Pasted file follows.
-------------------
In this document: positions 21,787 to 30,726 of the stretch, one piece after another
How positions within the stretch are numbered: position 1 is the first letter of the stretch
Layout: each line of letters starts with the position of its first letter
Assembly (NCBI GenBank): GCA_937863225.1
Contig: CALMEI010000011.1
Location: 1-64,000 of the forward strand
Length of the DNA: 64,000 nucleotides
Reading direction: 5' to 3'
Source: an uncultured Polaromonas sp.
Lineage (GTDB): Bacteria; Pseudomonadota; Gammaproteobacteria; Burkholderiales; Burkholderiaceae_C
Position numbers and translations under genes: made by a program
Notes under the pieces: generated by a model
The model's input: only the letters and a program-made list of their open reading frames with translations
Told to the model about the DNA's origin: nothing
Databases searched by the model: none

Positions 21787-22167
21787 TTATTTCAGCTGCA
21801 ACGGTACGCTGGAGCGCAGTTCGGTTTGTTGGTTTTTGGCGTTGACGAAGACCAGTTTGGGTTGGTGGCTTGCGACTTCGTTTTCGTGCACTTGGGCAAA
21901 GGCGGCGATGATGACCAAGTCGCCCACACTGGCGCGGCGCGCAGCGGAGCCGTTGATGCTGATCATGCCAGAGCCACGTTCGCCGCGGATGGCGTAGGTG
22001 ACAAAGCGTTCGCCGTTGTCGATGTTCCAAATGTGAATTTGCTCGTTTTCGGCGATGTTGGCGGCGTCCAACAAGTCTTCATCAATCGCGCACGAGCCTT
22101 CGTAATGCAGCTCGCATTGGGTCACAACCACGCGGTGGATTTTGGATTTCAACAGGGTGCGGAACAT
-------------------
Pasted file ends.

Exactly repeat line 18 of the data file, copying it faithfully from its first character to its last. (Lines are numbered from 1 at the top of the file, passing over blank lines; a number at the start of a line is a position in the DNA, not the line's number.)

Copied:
21801 ACGGTACGCTGGAGCGCAGTTCGGTTTGTTGGTTTTTGGCGTTGACGAAGACCAGTTTGGGTTGGTGGCTTGCGACTTCGTTTTCGTGCACTTGGGCAAA